Do ya think?? Are these the type of developers this town should be dealing with? Let's hope some of the legislators trying to get the mobile home parks and manufactured home parks under the 40B umbrella can make it happen. We have enough "affordable" housing here..as a person who actually pays taxes I'm tired of supporting more of it. Haven't the rest of you had enough? Kudos to Mr. Tietelbaum for taking that developer to task. I can only imagine what else this developer will slip though illegally if allowed to proceed.



Posted by: cranky pants | Feb 08, 2018 08:42

Where is this threshold of what is considered affordable housing ? My house is valued at just under $320,000 dollars yet that's affordable compared to the million dollar homes in the area...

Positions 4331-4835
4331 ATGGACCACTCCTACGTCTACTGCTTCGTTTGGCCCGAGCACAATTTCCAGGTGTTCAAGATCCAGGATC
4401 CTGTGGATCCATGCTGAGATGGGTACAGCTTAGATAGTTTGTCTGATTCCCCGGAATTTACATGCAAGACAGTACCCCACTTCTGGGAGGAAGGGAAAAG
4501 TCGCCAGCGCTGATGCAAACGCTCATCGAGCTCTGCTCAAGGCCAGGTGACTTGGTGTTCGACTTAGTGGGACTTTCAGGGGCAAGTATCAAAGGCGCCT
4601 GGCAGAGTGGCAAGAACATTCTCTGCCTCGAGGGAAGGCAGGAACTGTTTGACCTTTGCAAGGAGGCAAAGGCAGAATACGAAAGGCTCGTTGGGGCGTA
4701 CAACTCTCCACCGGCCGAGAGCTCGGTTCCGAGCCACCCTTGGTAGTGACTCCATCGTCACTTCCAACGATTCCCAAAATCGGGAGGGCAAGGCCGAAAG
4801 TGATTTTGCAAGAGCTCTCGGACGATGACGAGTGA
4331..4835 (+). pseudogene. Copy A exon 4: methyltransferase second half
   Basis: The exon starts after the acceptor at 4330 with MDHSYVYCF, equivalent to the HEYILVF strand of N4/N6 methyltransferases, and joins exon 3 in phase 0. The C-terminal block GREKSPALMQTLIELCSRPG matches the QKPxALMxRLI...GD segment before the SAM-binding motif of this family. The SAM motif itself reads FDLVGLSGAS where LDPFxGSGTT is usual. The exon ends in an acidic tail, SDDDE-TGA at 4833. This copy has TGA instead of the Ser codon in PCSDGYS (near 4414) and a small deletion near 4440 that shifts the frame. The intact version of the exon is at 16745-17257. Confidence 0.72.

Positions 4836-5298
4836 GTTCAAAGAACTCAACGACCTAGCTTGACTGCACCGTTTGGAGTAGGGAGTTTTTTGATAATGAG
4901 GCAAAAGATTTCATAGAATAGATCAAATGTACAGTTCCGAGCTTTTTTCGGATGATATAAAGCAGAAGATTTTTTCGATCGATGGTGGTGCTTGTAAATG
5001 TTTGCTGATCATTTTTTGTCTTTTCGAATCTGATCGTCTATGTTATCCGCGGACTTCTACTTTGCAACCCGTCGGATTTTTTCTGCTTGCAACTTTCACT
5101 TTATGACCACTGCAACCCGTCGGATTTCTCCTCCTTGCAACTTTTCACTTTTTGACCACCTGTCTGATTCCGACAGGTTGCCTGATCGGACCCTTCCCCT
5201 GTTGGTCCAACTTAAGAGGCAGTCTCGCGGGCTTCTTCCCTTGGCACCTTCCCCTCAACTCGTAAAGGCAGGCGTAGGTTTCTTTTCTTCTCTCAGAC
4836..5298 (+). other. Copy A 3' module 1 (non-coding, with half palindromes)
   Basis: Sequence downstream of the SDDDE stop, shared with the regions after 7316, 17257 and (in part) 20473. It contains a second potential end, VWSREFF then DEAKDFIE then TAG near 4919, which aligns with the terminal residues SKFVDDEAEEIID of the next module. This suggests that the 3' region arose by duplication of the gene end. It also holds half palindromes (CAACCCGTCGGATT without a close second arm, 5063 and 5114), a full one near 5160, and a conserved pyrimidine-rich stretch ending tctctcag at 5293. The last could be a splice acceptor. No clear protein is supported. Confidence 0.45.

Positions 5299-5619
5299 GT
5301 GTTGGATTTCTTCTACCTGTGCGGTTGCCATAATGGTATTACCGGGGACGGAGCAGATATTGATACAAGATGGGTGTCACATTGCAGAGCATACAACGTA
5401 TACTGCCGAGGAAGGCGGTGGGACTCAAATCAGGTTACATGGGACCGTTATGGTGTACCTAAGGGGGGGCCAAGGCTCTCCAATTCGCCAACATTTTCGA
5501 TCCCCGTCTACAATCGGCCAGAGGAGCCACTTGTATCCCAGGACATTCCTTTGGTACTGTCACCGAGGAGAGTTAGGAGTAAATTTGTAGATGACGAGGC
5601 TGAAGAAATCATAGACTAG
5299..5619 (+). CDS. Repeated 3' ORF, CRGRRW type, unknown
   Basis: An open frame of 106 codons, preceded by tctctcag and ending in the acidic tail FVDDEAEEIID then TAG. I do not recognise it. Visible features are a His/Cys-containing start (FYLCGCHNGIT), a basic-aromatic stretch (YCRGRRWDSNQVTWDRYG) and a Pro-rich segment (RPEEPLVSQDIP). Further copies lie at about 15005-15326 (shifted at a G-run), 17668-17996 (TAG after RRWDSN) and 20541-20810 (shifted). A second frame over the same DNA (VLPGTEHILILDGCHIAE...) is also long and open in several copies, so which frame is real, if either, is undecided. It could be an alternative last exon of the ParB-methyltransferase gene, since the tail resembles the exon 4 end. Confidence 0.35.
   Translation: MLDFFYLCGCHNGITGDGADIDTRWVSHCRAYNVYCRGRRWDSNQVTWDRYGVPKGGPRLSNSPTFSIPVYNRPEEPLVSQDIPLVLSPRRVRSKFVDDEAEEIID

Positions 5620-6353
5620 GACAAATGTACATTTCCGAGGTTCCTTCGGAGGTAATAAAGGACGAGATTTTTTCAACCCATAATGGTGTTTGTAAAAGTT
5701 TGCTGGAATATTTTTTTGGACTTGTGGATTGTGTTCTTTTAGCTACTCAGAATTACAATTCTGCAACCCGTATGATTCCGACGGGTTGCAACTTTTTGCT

Get ready to buy another water tower if this slum hole gets in.



Posted by: Wareham By The Sea | Feb 08, 2018 08:53

Cranky, I guess it's all relative!  Anyways, here's the problem with value.  In general, a developer may claim to intend sell units for something like $250,000 or rent units for something like $1500/month.  Those amounts are technically affordable, yet high enough to screen out the undesirables that nobody wants.  However, if they can't sell or rent them for those prices, they cannot have vacant units.  So they reduce prices and turn to subsidized things like Section 8.  And there you have it, another Woods of Wareham/Brandy Hill will be born!  Watch the giant wood-framed apartment building over near the Marriot that is being built right now.  They claim those will be $1800 a month high-end apartments.  That sounds good. That ought to keep the place nice.  What happens when they can't get people to pay that much?  Yep, another Woods of Wareham/Brandy Hill will be born!



Posted by: Rosebud | Feb 08, 2018 09:47

First, I hope all who do not want this project attend the meeting!